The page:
87. "People should not be allowed to adopt children unless they meet the highest possible standards of parenthood."
The problem with this is that most parents probably don't meet the highest standards of parenthood; they are likely to be average or near average. Nobody wants to have children adopted by bad parents, but by insisting on the highest possible standards we severely restrict the number of possible homes they might go to.
Children adopted into almost any sort of family do far better in life than those raised in institutions. On measures of educational attainment, employment, crime, mental illness, the adopted ones do better. Despite this the state seems to prefer to keep them in institutions rather than let them be adopted by less than perfect families.
Arbitrary and bizarre standards are used to justify refusal. In recent years these have included not allowing a mixed race couple with children to adopt a mixed race child. The grounds given were that the family was so well-adjusted and happy that the child would gain no preparation for the racism it might encounter later. Another middle-aged couple were turned down because they had too many books in the house, and the officers thought the child would not therefore have a "normal" upbringing, presumably meaning that it might grow up too posh for its own good.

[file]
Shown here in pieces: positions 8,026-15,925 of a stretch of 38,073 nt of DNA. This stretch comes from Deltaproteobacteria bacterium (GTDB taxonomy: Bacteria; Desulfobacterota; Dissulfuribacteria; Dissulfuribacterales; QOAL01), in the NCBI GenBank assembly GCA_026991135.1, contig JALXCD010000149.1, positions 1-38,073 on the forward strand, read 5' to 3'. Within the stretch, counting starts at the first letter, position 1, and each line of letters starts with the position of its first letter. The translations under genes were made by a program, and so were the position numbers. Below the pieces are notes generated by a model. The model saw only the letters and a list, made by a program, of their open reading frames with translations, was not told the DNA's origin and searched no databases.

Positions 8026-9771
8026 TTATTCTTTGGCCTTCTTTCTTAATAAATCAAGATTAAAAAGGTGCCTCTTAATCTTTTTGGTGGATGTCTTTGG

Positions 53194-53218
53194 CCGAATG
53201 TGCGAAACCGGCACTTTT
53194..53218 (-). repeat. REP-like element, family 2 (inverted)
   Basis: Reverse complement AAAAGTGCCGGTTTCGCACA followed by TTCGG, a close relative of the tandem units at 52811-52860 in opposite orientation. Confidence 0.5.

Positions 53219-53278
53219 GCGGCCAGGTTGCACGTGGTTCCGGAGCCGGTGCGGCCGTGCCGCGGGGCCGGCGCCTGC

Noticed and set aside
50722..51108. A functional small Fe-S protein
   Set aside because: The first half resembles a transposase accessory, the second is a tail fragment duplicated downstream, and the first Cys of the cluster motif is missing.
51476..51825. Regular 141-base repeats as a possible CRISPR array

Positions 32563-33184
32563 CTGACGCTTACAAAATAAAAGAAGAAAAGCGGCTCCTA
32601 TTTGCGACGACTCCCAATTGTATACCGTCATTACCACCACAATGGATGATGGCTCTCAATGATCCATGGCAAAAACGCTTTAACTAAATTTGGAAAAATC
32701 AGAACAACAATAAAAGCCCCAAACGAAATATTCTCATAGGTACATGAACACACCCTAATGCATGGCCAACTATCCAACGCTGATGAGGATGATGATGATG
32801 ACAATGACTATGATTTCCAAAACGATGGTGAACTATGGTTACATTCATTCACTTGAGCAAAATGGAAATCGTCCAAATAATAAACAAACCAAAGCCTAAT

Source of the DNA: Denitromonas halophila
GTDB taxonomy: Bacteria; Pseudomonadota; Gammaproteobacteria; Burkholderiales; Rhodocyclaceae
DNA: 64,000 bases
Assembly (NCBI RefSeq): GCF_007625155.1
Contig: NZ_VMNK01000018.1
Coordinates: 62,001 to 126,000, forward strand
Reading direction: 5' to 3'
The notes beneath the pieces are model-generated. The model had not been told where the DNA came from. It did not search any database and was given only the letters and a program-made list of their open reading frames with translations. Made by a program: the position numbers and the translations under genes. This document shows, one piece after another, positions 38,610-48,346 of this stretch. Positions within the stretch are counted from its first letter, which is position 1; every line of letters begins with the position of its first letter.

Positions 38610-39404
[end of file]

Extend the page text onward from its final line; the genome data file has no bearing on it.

Despite a huge number of people wishing to adopt, there are also huge numbers of children awaiting adoption. Of course it is right that children should be protected from abuse, and that careful screening should eliminate anyone involved in paedophilia or violence. But the standards sought from prospective parents seem to go far beyond the protection of children, and seek conditions not met in many families with children of their own.
The situation is such that many of those wanting to adopt now go abroad to find children, while thousands of UK children remain in institutional care.